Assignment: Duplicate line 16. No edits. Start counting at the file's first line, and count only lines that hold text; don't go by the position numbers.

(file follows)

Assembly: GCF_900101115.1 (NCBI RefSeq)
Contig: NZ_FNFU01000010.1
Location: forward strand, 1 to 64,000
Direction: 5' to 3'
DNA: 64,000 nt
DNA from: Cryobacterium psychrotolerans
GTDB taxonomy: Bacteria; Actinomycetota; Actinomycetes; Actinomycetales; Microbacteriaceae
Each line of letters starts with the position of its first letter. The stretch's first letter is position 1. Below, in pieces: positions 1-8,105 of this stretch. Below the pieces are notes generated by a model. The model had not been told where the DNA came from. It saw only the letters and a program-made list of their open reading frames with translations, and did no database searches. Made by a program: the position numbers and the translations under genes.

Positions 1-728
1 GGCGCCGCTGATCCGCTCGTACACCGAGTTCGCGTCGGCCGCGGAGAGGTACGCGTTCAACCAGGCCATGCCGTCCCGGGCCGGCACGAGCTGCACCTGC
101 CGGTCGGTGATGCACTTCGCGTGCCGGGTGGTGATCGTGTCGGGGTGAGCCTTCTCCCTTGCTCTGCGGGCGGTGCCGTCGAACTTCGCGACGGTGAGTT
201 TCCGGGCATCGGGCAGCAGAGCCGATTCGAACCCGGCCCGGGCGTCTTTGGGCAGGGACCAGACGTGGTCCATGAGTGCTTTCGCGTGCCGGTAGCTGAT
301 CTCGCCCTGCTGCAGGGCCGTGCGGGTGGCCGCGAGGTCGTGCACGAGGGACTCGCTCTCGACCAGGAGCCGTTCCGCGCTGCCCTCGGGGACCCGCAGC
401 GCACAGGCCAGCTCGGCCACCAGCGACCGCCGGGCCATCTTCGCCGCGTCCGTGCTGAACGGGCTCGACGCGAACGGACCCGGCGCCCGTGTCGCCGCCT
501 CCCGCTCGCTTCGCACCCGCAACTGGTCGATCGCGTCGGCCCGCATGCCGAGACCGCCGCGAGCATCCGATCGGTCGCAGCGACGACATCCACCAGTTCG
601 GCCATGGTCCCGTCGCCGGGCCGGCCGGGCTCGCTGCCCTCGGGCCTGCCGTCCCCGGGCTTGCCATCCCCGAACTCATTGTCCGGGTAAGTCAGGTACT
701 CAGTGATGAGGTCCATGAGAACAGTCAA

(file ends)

601 GCCATGGTCCCGTCGCCGGGCCGGCCGGGCTCGCTGCCCTCGGGCCTGCCGTCCCCGGGCTTGCCATCCCCGAACTCATTGTCCGGGTAAGTCAGGTACT